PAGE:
This was followed by the perceived threat of Disney+, Apple TV+ and HBO Max launches. End result: No problem, shake it off.
Ask those analysts how they look at things now. Their response might be: It’s easy to look in the rear-view window. On Monday, Netflix’s publicly traded shares hit another high -- up nearly 4% to $493.81 -- up 52.6% year to date, up 29.8% versus the same time period a year ago.
COVID-19 lockdowns benefited streamers. Plenty of people working from home, ready to access any premium VOD service in any moment of work-related downtime.
Think about our traditional media companies, which may have had a rocky period. And then think about what Imperial Capital analyst David Miller says about Netflix:
It has no exposure to advertising, cable networks, movie theaters or theme parks -- something almost all legacy media companies have.
What about big time content? Netflix has no live sports programming -- and that’s good news right now. The lack of sports TV has plagued media companies during this pandemic. (On the flip side, Netflix, doesn’t have TV news content, which has been rising in viewing and advertising revenues.)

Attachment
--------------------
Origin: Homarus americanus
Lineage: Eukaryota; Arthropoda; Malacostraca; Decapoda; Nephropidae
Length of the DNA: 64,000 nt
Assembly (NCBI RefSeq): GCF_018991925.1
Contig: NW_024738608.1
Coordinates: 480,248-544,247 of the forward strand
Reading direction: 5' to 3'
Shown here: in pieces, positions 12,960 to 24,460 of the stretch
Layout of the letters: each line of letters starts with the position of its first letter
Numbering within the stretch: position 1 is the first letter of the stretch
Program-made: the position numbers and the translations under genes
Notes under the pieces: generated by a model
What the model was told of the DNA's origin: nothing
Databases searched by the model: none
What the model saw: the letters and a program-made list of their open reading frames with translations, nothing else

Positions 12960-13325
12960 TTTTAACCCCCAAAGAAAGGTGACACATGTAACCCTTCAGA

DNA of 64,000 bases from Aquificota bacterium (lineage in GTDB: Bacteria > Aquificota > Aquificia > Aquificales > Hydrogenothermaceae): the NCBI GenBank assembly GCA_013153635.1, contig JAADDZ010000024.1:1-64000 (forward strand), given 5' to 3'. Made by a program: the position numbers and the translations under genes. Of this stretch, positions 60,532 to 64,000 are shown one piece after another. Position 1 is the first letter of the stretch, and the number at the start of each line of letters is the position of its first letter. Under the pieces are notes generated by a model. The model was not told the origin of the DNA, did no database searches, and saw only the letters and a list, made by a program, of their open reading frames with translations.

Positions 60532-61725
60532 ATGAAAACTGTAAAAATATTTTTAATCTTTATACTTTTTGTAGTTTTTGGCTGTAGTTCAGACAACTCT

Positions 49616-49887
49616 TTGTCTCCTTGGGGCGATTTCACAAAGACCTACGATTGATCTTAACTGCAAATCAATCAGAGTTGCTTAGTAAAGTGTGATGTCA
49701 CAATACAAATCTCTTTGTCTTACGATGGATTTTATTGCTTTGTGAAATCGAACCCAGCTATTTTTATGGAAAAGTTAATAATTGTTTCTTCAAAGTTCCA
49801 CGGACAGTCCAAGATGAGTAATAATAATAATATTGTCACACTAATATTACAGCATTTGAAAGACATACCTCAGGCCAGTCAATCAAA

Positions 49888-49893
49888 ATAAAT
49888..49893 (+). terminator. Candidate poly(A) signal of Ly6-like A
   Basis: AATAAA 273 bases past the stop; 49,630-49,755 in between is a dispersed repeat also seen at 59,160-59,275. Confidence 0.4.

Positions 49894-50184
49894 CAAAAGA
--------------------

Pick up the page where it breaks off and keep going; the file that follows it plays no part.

Competition from Disney+, Apple TV+ and HBO Max has done little to stop Netflix -- now almost six months after the start of the new wave of streamers.
To be sure, each of those services can tout their own improved, positive financial metrics. And, for Netflix, at around 70 million U.S./Canada subscribers and 183 million worldwide, it might tell you a slightly different story: The service has been reaching a saturation point. What then?
The big factor yet to come: More movie/TV content creation and acquisition. Netflix will spend another whopping amount on this: $17.3 billion in creating and acquiring new content in 2020.
Will there be saturation issues here?
Does that also mean a possible consumer monthly price rise? These factors could curtail the party.
In the meantime, we have a lot of “Tiger King” episodes to catch up on.